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I've implemented a driver for the Intel 8042 (keyboard controller in the IBM PC AT). The IBM 5170 (PC AT) Technical Reference served as my, well, reference for that.
The output port and the test input port both contain "test inputs" (pp. 1-44):

Test Inputs

I assume the bits contain the current state of each line, i.e., clock and data.

But what are those "test inputs" at all? Why connect "test inputs," as for testing during initialization or something, to clock and data lines?
Also what do "(output)" and "(input)" mean? Does this have something to do with the internals of the controller, that the clock and data lines exist in "input" and "output" forms, for instance? Or is it related to the command 0xab, "Interface Test":

This commands the controller to test the keyboard clock and data lines. The test result is placed in the output buffer [...]

Even though that command returns five possible values, thus needing three bits of data for unique representation.

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I can help by answering most of your questions:

The output port and the test input port both contain "test inputs" (p. 1-44): [...] I assume the bits contain the current state of each line, i.e., clock and data.

Correct. You can confirm this from the block diagram in your referenced PDF (PDF page 60, marked 1-38). Somewhere I have a PC/AT schematic on paper, which shows the same answer, but in more detail.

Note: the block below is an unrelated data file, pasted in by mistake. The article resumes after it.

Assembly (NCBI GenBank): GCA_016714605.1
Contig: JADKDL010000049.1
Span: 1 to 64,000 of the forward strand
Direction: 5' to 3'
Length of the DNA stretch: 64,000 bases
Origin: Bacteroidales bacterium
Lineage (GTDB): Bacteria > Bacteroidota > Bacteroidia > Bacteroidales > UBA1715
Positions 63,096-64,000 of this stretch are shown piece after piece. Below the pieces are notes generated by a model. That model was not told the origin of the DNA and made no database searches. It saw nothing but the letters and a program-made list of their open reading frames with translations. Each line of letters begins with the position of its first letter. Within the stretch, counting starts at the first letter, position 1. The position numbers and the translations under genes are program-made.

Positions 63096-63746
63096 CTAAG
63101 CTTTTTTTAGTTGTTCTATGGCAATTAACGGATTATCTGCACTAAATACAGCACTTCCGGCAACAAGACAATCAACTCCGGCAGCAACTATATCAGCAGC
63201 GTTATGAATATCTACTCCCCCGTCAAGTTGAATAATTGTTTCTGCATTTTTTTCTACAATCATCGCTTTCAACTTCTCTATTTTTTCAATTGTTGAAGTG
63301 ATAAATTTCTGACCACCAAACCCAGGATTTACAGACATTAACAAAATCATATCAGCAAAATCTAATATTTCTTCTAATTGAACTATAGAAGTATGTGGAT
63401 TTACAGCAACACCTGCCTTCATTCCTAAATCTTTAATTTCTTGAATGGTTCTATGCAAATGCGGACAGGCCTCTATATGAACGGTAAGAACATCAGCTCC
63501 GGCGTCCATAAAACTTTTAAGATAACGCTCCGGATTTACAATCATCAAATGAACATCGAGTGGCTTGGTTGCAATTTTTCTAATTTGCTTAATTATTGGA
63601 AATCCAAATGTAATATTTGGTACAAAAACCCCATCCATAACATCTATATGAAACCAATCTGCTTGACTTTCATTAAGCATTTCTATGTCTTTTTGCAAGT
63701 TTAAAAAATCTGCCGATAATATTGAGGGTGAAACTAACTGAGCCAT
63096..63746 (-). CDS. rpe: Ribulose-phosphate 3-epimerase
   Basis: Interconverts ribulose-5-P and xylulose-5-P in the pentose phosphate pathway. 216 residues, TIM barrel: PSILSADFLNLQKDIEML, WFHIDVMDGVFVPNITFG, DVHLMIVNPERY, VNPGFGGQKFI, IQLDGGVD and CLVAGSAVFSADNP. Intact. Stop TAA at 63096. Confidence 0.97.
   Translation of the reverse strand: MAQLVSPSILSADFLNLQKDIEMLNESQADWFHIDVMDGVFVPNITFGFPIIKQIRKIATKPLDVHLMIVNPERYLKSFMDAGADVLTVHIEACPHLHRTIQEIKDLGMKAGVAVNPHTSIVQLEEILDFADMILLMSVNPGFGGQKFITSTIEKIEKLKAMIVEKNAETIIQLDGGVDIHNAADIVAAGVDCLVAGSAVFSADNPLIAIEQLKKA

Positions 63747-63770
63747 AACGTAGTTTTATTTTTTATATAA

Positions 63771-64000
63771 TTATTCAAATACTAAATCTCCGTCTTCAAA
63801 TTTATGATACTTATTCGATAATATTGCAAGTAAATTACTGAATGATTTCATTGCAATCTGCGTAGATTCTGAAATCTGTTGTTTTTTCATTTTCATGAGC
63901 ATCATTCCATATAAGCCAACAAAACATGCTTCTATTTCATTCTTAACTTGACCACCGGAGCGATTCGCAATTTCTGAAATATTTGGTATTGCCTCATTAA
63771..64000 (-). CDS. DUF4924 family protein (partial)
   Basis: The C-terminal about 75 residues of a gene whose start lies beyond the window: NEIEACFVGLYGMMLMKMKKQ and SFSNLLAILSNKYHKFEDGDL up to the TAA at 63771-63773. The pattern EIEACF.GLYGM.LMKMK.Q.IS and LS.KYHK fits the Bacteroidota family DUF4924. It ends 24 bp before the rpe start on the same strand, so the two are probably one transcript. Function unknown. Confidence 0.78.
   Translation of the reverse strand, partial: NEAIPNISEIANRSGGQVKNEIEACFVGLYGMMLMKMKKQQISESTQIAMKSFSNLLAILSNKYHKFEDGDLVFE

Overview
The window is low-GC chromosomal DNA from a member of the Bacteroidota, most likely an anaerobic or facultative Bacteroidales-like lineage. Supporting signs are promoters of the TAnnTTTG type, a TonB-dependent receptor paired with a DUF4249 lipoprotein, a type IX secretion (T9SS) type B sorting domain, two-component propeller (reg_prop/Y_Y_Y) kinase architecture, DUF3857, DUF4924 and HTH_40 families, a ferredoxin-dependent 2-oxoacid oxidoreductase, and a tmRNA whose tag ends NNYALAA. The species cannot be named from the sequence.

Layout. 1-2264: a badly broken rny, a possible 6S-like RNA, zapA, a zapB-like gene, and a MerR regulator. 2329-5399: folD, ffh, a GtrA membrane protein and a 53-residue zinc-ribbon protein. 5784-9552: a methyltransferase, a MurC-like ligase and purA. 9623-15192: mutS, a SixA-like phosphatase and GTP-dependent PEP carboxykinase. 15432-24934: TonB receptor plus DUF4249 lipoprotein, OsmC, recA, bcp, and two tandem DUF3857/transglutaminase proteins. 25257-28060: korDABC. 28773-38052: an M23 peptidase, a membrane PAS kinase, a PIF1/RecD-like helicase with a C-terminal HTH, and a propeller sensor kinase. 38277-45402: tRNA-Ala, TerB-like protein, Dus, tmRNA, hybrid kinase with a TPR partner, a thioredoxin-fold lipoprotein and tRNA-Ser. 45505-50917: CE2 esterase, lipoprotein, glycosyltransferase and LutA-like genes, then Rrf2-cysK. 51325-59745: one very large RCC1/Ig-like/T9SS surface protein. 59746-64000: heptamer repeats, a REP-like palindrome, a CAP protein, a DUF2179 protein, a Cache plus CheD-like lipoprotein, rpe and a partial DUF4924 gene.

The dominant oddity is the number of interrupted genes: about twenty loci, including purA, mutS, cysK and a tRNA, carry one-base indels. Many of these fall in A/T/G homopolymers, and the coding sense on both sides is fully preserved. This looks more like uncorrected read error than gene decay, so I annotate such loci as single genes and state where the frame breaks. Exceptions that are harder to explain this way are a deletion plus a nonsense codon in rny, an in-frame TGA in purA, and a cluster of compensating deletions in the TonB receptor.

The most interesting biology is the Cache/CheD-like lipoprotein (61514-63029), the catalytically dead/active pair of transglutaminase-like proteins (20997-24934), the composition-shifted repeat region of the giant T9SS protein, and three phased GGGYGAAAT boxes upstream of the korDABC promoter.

But what are those "test inputs" at all? Why connect "test inputs," as for testing during initialization or something, to clock and data lines?

The PC keyboard protocol in bidirectional, using open-collector drivers on both lines from the PC and from the keyboard. The PC (8042) needs to be able to read the current state of the lines, since they could be driven low by the keyboard, when the PC wants to send data to the keyboard. The most common situation is that the PC is receiving keyboard scan code data, coming into the 8042 via those input pins.

So in brief, the PC needs to be able to read (input) the current state of those signals, to test the signal state and also to receive keyboard data, as well as write (i.e. output / drive) the PC's desired state of those signals.

The same situation applies with the (slightly similar) I2C protocol - the I2C master device needs to be able to read the state of both signals and be able to drive them. (I'm skipping some detail here - more available if needed - readers who think the I2C master only needs to monitor the SDA line should read about clock-stretching.)

Also what do "(output)" and "(input)" mean?

In this context, output = output of 8042, which goes via appropriate open-collector driver chip to the keyboard connector; input = input to 8042 i.e. 8042 is reading the current state of the signal at the keyboard connector.

I can't quickly address the question about that specific command, but I would expect it to be used during POST, to confirm that the keyboard interface is working correctly i.e. PC drives each signal and confirms (via the test / input path) that each signal has changed state correctly.


Added: If someone is interfacing a PC keyboard to a non-PC device (e.g. embedded system) which isn't going to send any commands to the keyboard, then that simplifies what is needed to successfully control the interface. Above I have assumed you are asking about normal PC keyboard interface usage.
Added: Personally, I suspect that we should read "Test-Input Port" as "test and input port", since those signals perform both functions - input data from keyboard, and test current signal status.

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